Amir H. Ghaseminejad,

April 2012

 

 

 

======================================================

I celebrate

 

Some don’t like anything smelling like religion,
I understand their historic rebellion.

Some say it is a myth, an addiction,
what would they say about a revolutionary fiction?

Some say it is a catholic invention,
I can guess Constantine’s intention.

Some want to know who was his father,
I think about the character of his mother.

Some want to know about affairs he had in private,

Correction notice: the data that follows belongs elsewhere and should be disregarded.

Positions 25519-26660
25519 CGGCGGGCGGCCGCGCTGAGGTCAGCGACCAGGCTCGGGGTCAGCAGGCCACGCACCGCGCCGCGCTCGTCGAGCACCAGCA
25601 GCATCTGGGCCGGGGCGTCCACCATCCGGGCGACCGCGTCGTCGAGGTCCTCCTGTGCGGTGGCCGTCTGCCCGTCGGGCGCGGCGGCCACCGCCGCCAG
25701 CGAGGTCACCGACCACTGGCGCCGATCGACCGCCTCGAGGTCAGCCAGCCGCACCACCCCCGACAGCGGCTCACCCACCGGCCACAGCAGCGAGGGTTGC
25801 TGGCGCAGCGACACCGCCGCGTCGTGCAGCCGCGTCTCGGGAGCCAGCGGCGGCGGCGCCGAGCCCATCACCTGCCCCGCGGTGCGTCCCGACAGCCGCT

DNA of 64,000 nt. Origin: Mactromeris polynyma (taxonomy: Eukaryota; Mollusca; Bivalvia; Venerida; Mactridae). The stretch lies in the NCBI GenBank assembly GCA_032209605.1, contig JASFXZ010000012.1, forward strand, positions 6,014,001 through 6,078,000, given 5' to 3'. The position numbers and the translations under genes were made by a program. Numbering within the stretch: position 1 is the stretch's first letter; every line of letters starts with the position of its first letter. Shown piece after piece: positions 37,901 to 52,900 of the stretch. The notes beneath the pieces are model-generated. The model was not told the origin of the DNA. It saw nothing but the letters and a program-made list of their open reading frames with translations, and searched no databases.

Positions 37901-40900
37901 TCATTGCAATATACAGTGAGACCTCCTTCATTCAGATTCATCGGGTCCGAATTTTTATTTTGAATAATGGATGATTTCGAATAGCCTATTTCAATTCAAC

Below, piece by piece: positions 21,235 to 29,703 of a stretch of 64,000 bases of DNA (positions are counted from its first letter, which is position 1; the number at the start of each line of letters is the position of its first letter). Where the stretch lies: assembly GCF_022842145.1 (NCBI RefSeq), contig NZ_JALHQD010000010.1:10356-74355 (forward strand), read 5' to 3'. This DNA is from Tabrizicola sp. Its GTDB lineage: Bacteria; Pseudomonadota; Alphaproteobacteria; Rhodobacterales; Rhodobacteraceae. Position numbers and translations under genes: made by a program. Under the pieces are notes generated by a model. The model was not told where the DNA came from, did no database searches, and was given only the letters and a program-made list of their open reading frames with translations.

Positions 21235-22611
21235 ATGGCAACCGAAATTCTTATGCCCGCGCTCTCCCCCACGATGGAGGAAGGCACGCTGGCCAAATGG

I am interested in what he did in public.

Some say he awakened the sleeping, the dead,
I am curious to slaves what he said.

Some say he cured the gentile, the deaf, the blind,
I feel the need for a man of this kind.

Some say we don’t know his birthday,
I don’t care it was on which day.

Some glorify Christmas just today,
I celebrate his birth everyday.

Amir H. Ghaseminejad
24 December, 2010

 

Pope Clement I (term c. 92–99), Pope Pius I (158–167) and Pope Callixtus I (c. 217–222) were former slaves

Converts to the new religion knew that Jesus had been a carpenter; they saw St. Paul exercise the occupation of a tentmaker (Acts 18:3; 1 Corinthians 4:12). “Neither did we eat any man’s bread”, said the Apostle, “for nothing, but in labour and in toil we worked night and day, lest we should be chargeable to any of you” (2 Thessalonians 3:8; cf. Acts 20:33, 34).